Charles Napier Hemy

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"Waiting", an 1895 painting by Charles Napier Hemy

Charles Napier Hemy RA (Newcastle-on-Tyne 24 May 1841 – 30 September 1917 Falmouth) was a British painter best known for his marine paintings and his two paintings in the Tate collections.

He was born to a musical family in Newcastle-on-Tyne[1] and his two brothers, Thomas and Bernard, were also painters. He trained in the Government School of Design, Newcastle, followed by the Antwerp Academy and the studio of Baron Leys. He returned to London in the 1870s and in 1881 moved to the coastal town of Falmouth in Cornwall. He produced painted figure and landscapes, but is best known works are Pilchards (1897) and London River (1904) which are in the Tate collections. Elected an Associate of the Royal Academy in 1898 and an Academician in 1910, he was also honoured as an Associate of the Royal Society of Painters in Water Colours in 1890 and became a full member in 1897. He died in Falmouth on 30 September 1917.[2]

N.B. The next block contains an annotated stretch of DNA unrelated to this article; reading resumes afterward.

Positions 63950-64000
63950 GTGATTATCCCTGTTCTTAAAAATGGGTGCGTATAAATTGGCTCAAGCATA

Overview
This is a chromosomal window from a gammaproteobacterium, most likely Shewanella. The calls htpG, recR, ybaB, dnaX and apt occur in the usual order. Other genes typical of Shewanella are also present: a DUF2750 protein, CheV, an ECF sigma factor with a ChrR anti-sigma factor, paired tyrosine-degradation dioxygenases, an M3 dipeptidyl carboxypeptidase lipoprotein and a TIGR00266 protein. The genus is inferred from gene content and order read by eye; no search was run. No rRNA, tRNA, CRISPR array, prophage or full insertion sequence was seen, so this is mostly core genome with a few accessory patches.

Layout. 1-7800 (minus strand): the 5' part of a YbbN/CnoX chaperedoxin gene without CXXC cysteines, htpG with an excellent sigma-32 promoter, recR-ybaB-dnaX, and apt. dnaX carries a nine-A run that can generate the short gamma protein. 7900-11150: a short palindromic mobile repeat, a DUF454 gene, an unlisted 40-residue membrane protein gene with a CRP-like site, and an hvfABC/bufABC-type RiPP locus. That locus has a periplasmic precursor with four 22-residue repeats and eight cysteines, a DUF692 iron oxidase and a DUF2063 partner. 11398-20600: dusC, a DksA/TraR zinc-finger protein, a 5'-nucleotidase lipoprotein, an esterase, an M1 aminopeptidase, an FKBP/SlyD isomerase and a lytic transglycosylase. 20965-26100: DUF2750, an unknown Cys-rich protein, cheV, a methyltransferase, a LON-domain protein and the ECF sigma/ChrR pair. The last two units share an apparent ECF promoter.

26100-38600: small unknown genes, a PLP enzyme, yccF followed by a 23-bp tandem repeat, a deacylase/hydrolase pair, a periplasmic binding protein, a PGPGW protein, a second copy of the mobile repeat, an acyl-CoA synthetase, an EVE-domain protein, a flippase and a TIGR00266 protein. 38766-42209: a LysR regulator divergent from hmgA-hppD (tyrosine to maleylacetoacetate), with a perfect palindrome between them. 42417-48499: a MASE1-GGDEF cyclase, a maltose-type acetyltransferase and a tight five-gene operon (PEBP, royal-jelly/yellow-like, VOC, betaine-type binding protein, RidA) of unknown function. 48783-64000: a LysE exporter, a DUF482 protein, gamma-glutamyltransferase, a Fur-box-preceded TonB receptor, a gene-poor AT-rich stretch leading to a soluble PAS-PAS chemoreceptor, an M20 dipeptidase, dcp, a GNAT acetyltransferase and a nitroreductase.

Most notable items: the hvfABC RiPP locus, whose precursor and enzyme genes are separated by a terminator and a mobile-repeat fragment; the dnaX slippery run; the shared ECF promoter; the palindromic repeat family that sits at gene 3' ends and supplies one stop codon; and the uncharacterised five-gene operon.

References[edit]

  1. ^ Grove Art article by Andrew Greg
  2. ^ "The History of Cornwall in 100 Objects". Western Morning News. 27 July 2011, p. 13.
  • Public Domain This article incorporates text from a publication now in the public domainChisholm, Hugh, ed. (1911). "Hemy, Charles Napier". Encyclopædia Britannica (11th ed.). Cambridge University Press. 

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